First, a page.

This important historic site curates the gardens and homestead of the Bixby family from the early 20th century, providing a tranquil hilltop island in the middle of metropolitan Los Angeles County. What makes the rancho even more interesting is the new visitor center which integrates the site into the larger historical context of the area, including native Americans, Spanish missionaries and land grant recipients. Executive Director, Pamela Seager, went out of her way to give our group the VIP treatment with tours tailored to MGS members’ interests, personally making sure every detail was in place. Thank you Pamela!
From its early days the ranch covered 300,000 acres as part of a land grant deeded to Manuel Nieto in 1790. In 1842, the ranch was acquired by Abel Stearns with only a four-room adobe house used for ranch hands. In 1882, John Bixby acquired the ranch and lived there with his wife Susan and children. Susan Bixby was a keen garden enthusiast and began developing the gardens.
In 1906, son Fred and Florence Bixby’s family moved into the old ranch house. Florence, with the help of talented landscape designers such as the Olmstead Brothers (successors to their famous father, Frederick Law Olmstead), Florence Yoch, Paul Howard, and Henry Hertrich, developed a series of eleven distinct garden spaces around the adobe house to provide for outdoor living. These areas include patio gardens, a walled “Secret Garden”, a geranium walk, a jacaranda walk, a desert garden, a cut flower garden, a rose garden, a “Friendly” garden (filled will cuttings from friends), and a California native garden.
The adobe house museum is filled with a fascinating collection of several generations of Bixby family possessions and provides a glimpse into Southern California rancho life in the 1930s. The interior rooms display the art and furniture as it was used by family, and modifications to the original adobe homestead have been left undisturbed, leaving one with the feeling of a real family life story.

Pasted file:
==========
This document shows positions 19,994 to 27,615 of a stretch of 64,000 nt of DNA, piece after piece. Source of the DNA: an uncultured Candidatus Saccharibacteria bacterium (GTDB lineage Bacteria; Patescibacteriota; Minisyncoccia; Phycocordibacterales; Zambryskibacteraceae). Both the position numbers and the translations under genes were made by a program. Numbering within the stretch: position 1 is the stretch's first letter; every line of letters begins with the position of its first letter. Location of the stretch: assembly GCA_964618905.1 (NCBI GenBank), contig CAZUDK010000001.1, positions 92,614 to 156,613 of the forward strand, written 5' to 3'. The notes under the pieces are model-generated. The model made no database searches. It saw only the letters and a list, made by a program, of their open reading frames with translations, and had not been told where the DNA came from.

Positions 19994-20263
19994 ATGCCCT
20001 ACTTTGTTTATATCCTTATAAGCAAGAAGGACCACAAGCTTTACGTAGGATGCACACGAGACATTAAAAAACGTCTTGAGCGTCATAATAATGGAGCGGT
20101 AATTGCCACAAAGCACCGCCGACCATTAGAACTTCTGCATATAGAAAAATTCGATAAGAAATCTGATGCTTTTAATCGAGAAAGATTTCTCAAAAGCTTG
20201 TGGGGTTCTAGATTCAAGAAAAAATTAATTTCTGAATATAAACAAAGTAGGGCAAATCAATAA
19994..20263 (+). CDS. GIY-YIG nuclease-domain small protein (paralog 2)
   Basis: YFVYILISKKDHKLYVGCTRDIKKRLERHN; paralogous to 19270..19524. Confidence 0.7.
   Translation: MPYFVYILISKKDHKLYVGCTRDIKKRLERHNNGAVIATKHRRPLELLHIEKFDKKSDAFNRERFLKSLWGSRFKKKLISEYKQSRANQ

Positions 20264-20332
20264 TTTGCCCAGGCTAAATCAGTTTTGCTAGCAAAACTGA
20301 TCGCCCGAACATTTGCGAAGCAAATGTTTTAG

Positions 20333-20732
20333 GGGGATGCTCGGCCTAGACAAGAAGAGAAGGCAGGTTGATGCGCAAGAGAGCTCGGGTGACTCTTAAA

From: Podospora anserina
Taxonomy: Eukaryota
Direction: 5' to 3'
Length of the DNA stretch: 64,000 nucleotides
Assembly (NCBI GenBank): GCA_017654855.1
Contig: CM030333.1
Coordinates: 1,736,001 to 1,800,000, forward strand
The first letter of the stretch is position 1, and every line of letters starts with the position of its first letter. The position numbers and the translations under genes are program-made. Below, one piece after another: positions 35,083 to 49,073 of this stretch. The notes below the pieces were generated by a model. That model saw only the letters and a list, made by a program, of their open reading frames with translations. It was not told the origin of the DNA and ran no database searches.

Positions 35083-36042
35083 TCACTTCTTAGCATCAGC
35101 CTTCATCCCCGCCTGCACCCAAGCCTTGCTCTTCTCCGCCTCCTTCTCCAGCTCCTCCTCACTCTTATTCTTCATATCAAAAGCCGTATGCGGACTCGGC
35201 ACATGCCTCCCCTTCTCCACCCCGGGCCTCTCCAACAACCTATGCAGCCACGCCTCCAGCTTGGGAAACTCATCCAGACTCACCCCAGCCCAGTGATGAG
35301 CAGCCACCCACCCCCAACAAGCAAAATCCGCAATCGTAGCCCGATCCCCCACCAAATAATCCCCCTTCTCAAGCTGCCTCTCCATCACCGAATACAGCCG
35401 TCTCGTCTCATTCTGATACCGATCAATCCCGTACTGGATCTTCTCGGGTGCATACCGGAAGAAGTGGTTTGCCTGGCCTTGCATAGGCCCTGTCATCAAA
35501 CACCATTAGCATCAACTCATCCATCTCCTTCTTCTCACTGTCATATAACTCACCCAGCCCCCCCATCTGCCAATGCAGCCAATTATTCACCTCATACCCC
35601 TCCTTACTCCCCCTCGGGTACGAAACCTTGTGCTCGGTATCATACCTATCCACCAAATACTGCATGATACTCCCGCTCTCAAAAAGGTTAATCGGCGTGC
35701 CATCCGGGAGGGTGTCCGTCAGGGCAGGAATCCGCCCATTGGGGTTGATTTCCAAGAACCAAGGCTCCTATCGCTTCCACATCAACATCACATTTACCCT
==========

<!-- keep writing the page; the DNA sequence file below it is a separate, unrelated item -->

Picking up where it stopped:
If you are planning a visit to Rancho Los Alamitos, please allow enough time, as there is much to see and learn about the early days of California.
We very much want to thank Katherine Greenberg for her informative talk to the MGS members. Be sure to check out Katherine’s recent edition of the book Growing California Native Plants,a practical and informative hands-on native plant reference guide for growing California natives (reviewed in TMG 70, October 2012).
A century-old Moreton Bay fig tree planted by Susan Bixby in front of the porch
Walking through the opuntia wall. William Hertich, garden curator from the
Henry Huntington estate, helped Florence Bixby design her cactus garden.
Rancho’s docent, Big Ed, explaining about
Florence Bixby’s water container to hold her cut flowers
The Rose Garden designed by Florence Yoch
Tour of the Getty Villa Gardens in Malibu
Glorious sunshine and sparkling ocean vistas greeted the over 48 participants who attended a tour of the mediterranean gardens of the Getty Villa Museum in Malibu, California. Landscape architect Matt Randolph, who led the tour, was involved in both the original and updated landscape designs for the property. He provided a fascinating history of the evolution of the Villa Museum and gardens, whose current design is based on the ancient Roman villa, Villa dei Papyri, that was covered in ash during the eruption of Mount Vesuvius.